Jim Burton’s ‘Six Solos’ October 26, 1972

Even allowing for some personal bias, since I know the composer pretty well, it seems quite safe to say that Jim Burton’s ‘Six Solos in the Form of a Pair,’ which I heard at the Kitchen on October 17, is the most substantial piece Burton has done, that it is an extremely effective blend of musical ideas and theatrical ideas, and that it is one of the few chamber works around which holds up as a program by itself.

The ‘Six Solos’ are tied together by ‘Mother’s Piano Solo,’ which runs throughout the hour-and-20-minute program. This began as pianist Don Gillespie attached six or eight vibrators to the piano so that they would vibrate lightly on the piano strings, making an odd, rippling piano noise. He then sat down at the keyboard and played a sequence of white-note chords. While the vibrators jingled on, he repeated this same basic sequence over and over, ingeniously exploring every possible variation of rhythm and phrasing, so that it never came out quite the same way. While ‘Mother’s Piano Solo’ was in progress, the other five performers came out, one by one, for their solos.

Soprano Judy Sherman sang ‘Free Offer Inside,’ which utilizes match book phrases for its text and rather dramatic atonal lines for its music. It is nothing special musically, but it sustains itself well, thanks to its unlikely text. Clarinettist Jan Coward played ‘Solo Melancholia.’ This is also atonal, and utilizes many unconventional types of clarinet sound, although it is never very fast or virtuosic, the way contemporary clarinet solos usually are. I had trouble getting into his section and found my attention shifting across the room to ‘Mother’s Piano Solo.’ But the flute solo, ‘Festoons,’ played by Rhys Chatham, had me hooked from start to finish. Here, a little phrase containing only two notes repeats itself into a phrase of three, four and five notes. It continues to grow and shift until the end, when it is 10 or 12 notes long and has evolved through several different tonalities.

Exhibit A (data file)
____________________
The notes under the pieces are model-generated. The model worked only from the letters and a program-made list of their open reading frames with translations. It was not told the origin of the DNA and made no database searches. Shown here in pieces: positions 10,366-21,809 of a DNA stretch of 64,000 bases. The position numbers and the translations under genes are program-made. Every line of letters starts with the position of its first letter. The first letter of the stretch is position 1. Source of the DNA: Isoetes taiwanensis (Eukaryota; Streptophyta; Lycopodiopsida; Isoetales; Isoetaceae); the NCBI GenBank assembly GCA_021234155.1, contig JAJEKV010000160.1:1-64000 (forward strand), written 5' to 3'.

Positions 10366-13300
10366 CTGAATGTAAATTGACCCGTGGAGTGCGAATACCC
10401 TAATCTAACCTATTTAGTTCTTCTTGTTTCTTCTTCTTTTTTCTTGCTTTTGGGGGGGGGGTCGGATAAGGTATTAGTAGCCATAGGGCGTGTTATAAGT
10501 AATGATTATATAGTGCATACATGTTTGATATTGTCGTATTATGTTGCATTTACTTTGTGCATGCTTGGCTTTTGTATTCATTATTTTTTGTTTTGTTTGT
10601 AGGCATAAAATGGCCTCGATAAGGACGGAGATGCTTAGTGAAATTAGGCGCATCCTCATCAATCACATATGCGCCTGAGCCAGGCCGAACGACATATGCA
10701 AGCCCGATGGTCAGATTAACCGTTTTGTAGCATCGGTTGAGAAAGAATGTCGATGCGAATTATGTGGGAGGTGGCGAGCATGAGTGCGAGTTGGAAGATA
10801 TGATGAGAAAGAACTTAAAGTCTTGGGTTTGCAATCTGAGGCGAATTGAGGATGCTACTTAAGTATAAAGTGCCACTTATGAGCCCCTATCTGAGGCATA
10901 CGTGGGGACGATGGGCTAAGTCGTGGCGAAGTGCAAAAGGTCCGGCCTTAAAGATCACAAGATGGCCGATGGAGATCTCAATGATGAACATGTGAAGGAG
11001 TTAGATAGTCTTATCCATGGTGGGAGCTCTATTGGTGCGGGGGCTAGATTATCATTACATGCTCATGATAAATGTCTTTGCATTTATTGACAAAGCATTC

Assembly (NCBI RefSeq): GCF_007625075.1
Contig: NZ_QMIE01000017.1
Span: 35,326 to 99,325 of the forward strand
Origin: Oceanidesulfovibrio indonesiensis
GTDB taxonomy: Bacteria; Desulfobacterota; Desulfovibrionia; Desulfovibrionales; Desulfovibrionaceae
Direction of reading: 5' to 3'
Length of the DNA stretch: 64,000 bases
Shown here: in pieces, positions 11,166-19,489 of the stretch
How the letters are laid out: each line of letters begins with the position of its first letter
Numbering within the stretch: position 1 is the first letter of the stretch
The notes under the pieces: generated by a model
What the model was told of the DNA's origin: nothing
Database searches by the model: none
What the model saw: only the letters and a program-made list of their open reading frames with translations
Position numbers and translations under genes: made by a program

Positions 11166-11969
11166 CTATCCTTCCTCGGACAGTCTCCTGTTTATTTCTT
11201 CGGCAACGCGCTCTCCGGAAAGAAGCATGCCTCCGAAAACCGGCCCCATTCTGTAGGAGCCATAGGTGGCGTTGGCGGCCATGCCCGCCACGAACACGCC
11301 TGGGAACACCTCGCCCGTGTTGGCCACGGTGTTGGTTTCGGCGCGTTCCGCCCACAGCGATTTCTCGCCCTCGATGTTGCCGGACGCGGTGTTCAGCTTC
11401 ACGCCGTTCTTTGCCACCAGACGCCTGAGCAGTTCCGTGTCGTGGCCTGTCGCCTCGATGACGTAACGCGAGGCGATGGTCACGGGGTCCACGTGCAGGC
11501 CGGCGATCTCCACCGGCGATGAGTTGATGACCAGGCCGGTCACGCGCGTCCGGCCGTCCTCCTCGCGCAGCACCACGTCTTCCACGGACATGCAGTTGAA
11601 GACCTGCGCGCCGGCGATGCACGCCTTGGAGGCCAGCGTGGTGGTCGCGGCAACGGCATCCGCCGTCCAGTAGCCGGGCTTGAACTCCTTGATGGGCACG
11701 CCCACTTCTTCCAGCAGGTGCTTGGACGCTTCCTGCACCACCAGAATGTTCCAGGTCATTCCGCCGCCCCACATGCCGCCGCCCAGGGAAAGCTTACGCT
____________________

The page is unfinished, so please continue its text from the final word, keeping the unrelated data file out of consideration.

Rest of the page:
For ‘Potpourri,’ Mike Levenson came on in a chef’s outfit and unveiled a large rack of pots and pans. He set a kitchen timer, poured a little water and rice in the pans, and then proceeded to do some very impressive drumming on the pots and pans, which turned out to have very attractive sounds. When the bell on the timer went off, he served a few bowls of the uncooked rice to members of the audience and exited.

For the final solo, ‘Simple Cymbal Piece,’ the composer came on in a lion tamer’s outfit, carrying a suitcase labeled ‘Burton’s Trained Cymbal Act.’ He rolled a number of cymbals down a little ramp, slashing some of them with his whip. He tried to make one of his cymbals jump through a hoop, but it refused to do so, even when enticed with a carrot.

By the end of the program, most of the vibrators on the piano strings had run down, and the piano was softer. Gillespie was still playing variations of the same chord sequence at the keyboard, but the music had taken on a mournful quality and felt very different than it had at the beginning of the evening. He finally stopped playing and exited, accompanied only by a rather sad jingling created by the few vibrators that were still going.